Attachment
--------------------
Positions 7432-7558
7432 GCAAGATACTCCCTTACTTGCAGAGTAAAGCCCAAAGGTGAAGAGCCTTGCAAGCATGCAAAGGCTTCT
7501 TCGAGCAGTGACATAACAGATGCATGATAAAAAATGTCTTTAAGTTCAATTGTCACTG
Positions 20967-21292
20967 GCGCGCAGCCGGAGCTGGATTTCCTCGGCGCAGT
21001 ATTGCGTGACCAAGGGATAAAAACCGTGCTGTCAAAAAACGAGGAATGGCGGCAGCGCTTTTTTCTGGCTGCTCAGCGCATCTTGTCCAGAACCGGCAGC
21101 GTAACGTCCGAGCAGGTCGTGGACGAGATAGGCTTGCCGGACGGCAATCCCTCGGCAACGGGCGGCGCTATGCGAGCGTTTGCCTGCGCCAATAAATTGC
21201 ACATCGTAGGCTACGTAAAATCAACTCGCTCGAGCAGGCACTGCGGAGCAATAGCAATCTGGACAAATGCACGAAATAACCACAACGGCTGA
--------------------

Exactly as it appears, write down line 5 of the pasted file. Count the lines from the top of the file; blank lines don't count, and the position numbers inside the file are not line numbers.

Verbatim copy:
20967 GCGCGCAGCCGGAGCTGGATTTCCTCGGCGCAGT